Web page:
Regulatory Burden. This provision of the Act applies primarily to thrift institutions. The Office of Thrift Supervision (“OTS”) will be closed and much of its staff will be merged into the Office of the Comptroller of the Currency (“OCC”). The present powers of the OTS will be divided and transferred among existing banking agencies with the Federal Reserve being a supervisory and rule making authority for thrift holding companies and is the rule making authority with respect to affiliate transactions, loans to insiders and anti-tying prohibitions.
Competitive Pressures. Competition for deposits will likely increase as a consequence of the FDIC assessment shifting from deposits to an asset based formula. The legislative history of the Act indicates that this change is intended to benefit community banks, however the unintended consequence of this change might lower or even eliminate any savings to community banks as larger banks will likely respond by amending business plans to shift away from non-deposit funding sources. Similarly, the new interchange rates applicable to $10 Billion institutions will undoubtedly impact community banks (which must compete). Community banks will likely be forced to choose between increasing fees or refraining from providing electronic banking services.
Interstate Branching. Well capitalized thrifts have been able to branch nationwide since 1992 and with the passage of the Act state and national commercial banks will have the same opportunity as long as the laws of the state in which the branch is to be located permit a state bank charter by that state to establish the branch. In recent years, larger banks have been expanding into nearby states or even nationwide and it is anticipated that strong community banks will now have an opportunity for the same expansion. It may be anticipated this change will increase competition within a community bank’s home state while the attractiveness of a local bank as a purchase prospect will be diminished.
Demand Deposits. The Act repeals the prohibition on paying interest on demand deposits effective July 21, 2011. The obvious effect will be to increase the cost of funds for all banks, thereby narrowing the net interest margins as banks will be forced to pay interest on demand deposits of business entities in order to retain customers. Non-interest demand deposit accounts (“DDAs”) will increase in value in a rising rate environment, and the consequence of paying interest on DDAs will have a significant negative impact on the value of DDAs. Summary. The Act, so heavily hyped as directed toward large institution reform, establishes a new regulatory framework for the entire financial industry. It will have a direct and immediate impact on community banking organizations. Although some provisions do not apply directly to community banks, it may be anticipated that the entire competitive environment will be drastically changed as large and small banks adopt “best practices” and respond to those provisions.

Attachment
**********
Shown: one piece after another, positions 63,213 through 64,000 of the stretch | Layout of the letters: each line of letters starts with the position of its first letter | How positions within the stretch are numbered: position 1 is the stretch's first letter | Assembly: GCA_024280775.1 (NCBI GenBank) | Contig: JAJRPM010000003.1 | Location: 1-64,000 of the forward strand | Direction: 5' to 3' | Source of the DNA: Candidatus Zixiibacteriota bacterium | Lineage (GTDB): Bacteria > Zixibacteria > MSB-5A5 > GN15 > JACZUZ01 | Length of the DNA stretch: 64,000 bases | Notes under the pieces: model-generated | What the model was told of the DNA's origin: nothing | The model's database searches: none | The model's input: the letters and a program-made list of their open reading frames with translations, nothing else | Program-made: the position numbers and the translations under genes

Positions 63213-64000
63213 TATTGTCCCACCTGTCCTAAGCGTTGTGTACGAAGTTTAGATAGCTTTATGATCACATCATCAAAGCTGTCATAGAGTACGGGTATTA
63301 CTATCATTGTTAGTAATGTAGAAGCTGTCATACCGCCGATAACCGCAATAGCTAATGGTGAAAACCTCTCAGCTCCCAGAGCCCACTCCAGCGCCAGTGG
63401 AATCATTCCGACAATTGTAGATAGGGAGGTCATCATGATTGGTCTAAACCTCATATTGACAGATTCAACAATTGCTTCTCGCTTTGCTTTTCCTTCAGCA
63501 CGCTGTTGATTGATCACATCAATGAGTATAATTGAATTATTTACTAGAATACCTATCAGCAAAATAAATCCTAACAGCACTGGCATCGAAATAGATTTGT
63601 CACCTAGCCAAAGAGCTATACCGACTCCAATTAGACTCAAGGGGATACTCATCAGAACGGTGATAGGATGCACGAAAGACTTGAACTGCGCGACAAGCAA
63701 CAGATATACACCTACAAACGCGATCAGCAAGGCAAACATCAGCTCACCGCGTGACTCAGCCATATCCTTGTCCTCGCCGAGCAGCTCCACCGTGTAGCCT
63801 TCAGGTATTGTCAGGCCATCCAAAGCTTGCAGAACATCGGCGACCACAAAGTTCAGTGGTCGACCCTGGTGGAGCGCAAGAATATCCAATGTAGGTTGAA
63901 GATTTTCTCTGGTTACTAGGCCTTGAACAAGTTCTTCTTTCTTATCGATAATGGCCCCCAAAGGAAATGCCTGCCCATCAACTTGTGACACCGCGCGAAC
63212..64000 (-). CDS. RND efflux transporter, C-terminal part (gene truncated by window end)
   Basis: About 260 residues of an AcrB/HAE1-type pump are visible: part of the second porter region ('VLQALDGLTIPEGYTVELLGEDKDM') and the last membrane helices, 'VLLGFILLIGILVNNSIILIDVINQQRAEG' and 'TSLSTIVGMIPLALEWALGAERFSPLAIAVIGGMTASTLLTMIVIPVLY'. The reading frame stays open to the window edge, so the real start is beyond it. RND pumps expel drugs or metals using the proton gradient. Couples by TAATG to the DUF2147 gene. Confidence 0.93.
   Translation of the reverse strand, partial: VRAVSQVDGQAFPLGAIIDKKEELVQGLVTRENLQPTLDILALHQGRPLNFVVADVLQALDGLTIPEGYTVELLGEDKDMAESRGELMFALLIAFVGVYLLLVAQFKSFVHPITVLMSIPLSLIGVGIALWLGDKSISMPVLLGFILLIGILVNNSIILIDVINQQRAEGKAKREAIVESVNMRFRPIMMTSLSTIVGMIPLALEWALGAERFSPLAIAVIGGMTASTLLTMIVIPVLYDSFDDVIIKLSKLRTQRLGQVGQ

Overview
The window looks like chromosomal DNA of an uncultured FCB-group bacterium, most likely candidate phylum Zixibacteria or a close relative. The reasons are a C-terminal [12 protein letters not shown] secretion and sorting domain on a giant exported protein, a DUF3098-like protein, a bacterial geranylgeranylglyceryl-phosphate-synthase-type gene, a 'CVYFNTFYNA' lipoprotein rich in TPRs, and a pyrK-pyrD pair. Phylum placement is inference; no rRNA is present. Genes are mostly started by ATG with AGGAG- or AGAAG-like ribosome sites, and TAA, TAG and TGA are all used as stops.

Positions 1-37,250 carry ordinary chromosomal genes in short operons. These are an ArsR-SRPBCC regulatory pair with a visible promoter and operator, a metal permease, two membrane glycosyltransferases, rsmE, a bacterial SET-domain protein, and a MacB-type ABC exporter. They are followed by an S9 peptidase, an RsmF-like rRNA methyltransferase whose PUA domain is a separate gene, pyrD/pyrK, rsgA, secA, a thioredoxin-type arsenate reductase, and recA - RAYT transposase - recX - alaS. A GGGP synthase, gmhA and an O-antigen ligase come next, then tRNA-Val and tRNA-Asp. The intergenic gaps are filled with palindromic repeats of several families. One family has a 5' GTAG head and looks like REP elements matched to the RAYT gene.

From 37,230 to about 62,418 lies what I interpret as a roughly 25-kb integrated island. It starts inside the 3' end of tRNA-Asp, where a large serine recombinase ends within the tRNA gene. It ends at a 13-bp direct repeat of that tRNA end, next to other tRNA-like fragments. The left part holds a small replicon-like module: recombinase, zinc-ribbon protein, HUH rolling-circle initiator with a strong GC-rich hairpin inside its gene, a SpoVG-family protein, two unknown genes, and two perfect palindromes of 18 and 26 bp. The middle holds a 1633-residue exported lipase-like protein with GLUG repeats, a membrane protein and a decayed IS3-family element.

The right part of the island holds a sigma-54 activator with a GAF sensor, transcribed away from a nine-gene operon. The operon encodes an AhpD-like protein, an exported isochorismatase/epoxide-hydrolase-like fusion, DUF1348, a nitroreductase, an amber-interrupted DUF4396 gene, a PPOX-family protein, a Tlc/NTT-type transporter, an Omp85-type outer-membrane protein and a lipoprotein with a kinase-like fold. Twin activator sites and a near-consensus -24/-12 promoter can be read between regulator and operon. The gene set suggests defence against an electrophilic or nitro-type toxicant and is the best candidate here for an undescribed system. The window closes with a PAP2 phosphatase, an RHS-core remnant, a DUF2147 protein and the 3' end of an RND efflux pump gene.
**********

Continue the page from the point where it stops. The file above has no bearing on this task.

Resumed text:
This Article is published for general information, not to provide specific legal advice. The application of any matter discussed in this article to anyone's particular situation requires knowledge and analysis of the specific facts involved.
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Comments or inquiries may be directed to:
Robert M. Vinton.